Engineers at Gridtential Energy, Inc. and Electric Applications Incorporated (EAI), with support from the Consortium for Battery Innovation (CBI), developed the Silicon Joule, new batteries using an innovative bipolar battery design. The new battery technology uses silicon wafers – similar to those in solar cells – in traditional lead batteries to reduce weight while achieving performance that’s competitive with lithium-ion at a lower cost.
Silicon Joule’s technology could help accelerate the move to more environmentally friendly, self-sustainable power in homes across America, especially in the face of recent disasters that have highlighted the fragility of the country’s power grids.
New battery tech promises safe, low-cost BTM storage
One of the most critical pieces for people to move out of the grid and into their own, self-sustaining renewable power systems is behind-the-meter (BTM) energy storage. Last March, Wood Mackenzie predicted that there would be 230 megawatts (MW) of BTM storage installed in 2020, an over 100 percent increase compared to 2019.
The need for BTM storage is driving the push for safe, high-performing batteries in easy-to-connect packages for the residential renewable energy market. It’s this need that Gridtential and EAI are hoping to address with Silicon Joule.
“Integrated PV-battery backup system is a fantastic application for Silicon Joule technology due to its superior cycle life, low cost, safety, and recyclability,” stated Gridtential chief executive John Barton. “All of which are of utmost importance to residential consumers and small business owners and set this technology apart from other batteries.”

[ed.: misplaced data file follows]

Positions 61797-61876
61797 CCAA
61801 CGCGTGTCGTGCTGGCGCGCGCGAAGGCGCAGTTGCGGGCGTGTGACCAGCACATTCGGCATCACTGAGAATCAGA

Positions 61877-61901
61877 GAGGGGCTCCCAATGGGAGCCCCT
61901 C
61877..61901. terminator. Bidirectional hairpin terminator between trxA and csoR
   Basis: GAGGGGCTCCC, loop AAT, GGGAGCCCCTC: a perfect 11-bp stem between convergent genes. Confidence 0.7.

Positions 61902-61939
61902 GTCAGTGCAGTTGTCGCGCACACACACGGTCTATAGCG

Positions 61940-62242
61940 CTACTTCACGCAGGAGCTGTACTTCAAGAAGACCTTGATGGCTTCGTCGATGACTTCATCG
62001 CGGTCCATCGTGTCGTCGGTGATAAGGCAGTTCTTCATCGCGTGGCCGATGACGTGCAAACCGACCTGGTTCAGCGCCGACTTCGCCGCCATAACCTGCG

“This exciting partnership will delve into the performance of bipolar lead battery packs using sizing commonly seen in residential energy storage systems,” added Matt Raiford, Technical Manager of CBI.
Gridtential and EAI’s collaboration will involve constructing mini-systems using the Silicon Joule bipolar batteries for testing. As part of this, EAI is developing an optimized charge scheme that will replicate the behavior of real-life energy storage systems. (Related: The solar energy industry is exploding with new technologies, including “solar paint.”)
Current BTM storage is expensive
The desire to use more renewable sources of energy and the need for independence from an increasingly unreliable power grid has created a boom in solar power storage in the U.S. But the current cost of the technology has placed limits on who can make use of them.
Tesla’s Powerwall, one of the most popular battery options, costs $7,000 on its own. Adding in supporting hardware costs can drive that price up to over $8,000.
But even at that price, the Powerwall may not be able to supply enough power to some larger homes to allow homeowners to live as if they were connected to the power grid. This has forced some, more affluent homeowners towards more expensive options, such as Tesla’s much larger Powerpack.
One such owner is Oracle executive Wim Coekaerts, who paid roughly $300,000 for a Tesla Powerpack system for his three-bedroom home in San Mateo County, California. Coekaerts, who’s home isn’t connected to the local Pacific Gas & Electric (PG&E) grid, said he chose the expensive Powerpack – traditionally sold to businesses and utilities – because he “didn’t want to have a lifestyle where I’m just getting by.”
“This is a normal house with normal energy consumption,” he told Bloomberg. “And I can charge my car if needed.”
With the Silicon Joule and other similar advanced battery technologies, the hope is that more people can live independently of their local power grid without “just getting by.”
Follow NewEnergyReport.com for more on solar power and BTM storage solutions for those looking to go off-grid.